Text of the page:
Today’s Eugene Peterson Quote:
Pastors and poets do many things in common: use words with reverence, get immersed in everyday particulars, spy out the glories of the commonplace, warn of illusions, attend to the subtle interconnections between rhythm and meaning and spirit. Poets are caretakers of language, the shepherd of words, keeping them from harm, exploitation, misuse. Words not only mean something; they are something, each with a sound and rhythm all its own. Poets are not primarily trying to tell us, or get us, to do something. Pastors are also in the word business. We preach, teach, and counsel with words. People often pay particular attention on the chance that God may be using our words to speak to them. We have a responsibility to use words accurately and well. But it isn’t easy. We live in a world where words are used carelessly by some, cunningly by others. Eugene Peterson (from Chapter Fourteen, The Contemplative Pastor p. 161)
Words. Words. And more words.
We live in a world full of words. Back in 2008, there was a study done by the University of California at San Diego called “How Much Information?” The study tried to quantify just how much information the average American consumes across all forms of the media: TV, newspaper, the internet, radio, you name it. When they crunched all the numbers, it looks like the average American consumes 34 gigabytes of data every single day. The report went on to state that Americans take in information for an average of 12 hours per day, and that each one of us will ‘consume’ 100,000 words per day. That number includes all words read, all words heard, etc.
Speaking of words, other reports out there show that both men and women in America speak about 16,000 words per day on average. (No, the old adage that women speak twice the number of words than men is just not true!) So now, let me see. 100,000 words per day in my in-box and at least 16,000 words in my out-box. In other words, you and I are living lives consumed with words, words, and more words.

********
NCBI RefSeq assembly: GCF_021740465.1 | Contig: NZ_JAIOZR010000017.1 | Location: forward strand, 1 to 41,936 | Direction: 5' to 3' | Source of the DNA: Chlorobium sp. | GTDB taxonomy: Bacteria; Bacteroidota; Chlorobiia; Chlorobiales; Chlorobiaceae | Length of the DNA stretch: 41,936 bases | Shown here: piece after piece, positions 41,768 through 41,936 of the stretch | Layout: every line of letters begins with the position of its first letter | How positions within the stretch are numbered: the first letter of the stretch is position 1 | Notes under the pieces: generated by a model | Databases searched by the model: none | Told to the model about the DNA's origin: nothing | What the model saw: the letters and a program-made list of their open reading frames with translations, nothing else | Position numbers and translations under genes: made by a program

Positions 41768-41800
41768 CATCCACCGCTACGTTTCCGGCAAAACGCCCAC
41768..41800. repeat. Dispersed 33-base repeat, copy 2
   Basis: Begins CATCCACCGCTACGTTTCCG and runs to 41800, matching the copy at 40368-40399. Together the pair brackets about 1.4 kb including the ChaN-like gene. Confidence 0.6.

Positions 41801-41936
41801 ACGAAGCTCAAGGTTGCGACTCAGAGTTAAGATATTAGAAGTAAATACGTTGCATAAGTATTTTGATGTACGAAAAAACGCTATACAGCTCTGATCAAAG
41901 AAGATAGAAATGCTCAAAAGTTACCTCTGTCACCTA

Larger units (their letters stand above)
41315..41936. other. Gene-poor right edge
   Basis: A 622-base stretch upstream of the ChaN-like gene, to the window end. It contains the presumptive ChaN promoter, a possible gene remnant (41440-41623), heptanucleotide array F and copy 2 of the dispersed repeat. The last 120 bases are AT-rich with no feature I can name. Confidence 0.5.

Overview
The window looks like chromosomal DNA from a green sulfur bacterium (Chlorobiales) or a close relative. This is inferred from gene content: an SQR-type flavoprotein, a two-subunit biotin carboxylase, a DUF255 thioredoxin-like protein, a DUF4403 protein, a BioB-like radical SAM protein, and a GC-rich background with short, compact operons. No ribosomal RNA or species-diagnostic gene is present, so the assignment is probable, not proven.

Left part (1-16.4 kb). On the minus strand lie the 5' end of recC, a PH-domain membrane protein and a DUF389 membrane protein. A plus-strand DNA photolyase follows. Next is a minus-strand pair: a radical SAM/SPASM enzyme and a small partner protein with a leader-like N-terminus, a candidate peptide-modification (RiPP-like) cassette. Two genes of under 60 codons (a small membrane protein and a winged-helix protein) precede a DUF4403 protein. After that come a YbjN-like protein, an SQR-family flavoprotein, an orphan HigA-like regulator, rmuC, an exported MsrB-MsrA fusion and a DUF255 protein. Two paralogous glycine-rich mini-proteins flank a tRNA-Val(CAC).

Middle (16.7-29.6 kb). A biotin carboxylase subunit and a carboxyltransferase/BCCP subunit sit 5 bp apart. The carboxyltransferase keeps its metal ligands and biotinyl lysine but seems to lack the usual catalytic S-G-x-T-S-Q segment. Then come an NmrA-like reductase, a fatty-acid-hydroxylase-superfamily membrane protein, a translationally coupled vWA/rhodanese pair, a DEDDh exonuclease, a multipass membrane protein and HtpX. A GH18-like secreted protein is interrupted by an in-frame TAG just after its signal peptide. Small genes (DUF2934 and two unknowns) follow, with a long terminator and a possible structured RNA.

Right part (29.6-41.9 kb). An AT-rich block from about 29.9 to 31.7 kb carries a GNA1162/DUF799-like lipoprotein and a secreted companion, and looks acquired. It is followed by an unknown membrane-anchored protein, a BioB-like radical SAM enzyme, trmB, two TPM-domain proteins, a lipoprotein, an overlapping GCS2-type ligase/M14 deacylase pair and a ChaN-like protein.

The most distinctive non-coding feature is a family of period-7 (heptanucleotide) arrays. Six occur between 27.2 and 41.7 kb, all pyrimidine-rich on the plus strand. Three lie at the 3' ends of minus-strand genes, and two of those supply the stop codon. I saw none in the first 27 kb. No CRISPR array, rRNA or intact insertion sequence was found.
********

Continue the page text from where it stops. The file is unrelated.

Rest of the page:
My pastoral coach has done a masterful job in my life by exposing the way we pastors tend to use those 16,000 words we speak each day. As a long-time pastor himself, my coach has come to the conclusion that so many of us fall prey to the lie that we need to use our words to ‘sell and tell’ others. Over the last few years, my coach has been helping me to become more aware of the pastoral language I use with my parishioners; teaching me to carefully choose my words so that I ask more questions and give space for more listening rather than defaulting into my typical ‘tell and sell’ approach to words. As I see it, both Eugene Peterson and my coach are right when they suggest that we pastors, as Peterson states it, might become more like poets who “are not primarily trying to tell us, or get us, to do something.”
I wonder, for example, if you and I were much more careful with our daily allotment of 16,000 words, treating them more like poets do, with care and grace, we just might end up becoming the wise shepherds of God’s people our Lord wants us to become?
In a world where over 100,000 words are tossed around in my life like popcorn, could it be that the Lord Himself would give us, His shepherds, His words to speak to His people, bringing true life and hope amongst the chatter of this world?
Well, this blog just used 623 words of my daily allotment. I certainly hope they encouraged you, my poet-pastor friend.
My prayer: Lord, as a man who is trying to become much more careful with the use of my words, all I can say today is “Thank You, Jesus. Blessed be Your name. For Your name’s sake. Amen.”
My questions to ponder: Am I taking the necessary time to edit my words, choosing my phrases more carefully? Am I ready to speak less, holding back the insatiable drive inside me to ‘tell and sell’ to others? What might my conversations look like if I chose to ask more questions and then, by stilling myself, increase my listening skills?
So what is God speaking to you today as we ponder together The Contemplative Pastor?
Over a 37-blog series, you and I will take a deeper look at Eugene Peterson’s classic, The Contemplative Pastor: Returning to the Art of Spiritual Direction. In order to keep all the blog sessions organized, we suggest you bookmark our blog series home page for ease of use. Keep in mind that one of the best ways to explore the on-going applications of this blog series is to walk alongside a biblically-based, Christ-centered spiritual director who is familiar with how to make material like this part of your overall spiritual formation in God. Many of our directors in our Contemplative Activist network are available to companion you in your journey with Jesus. Click here for more info.
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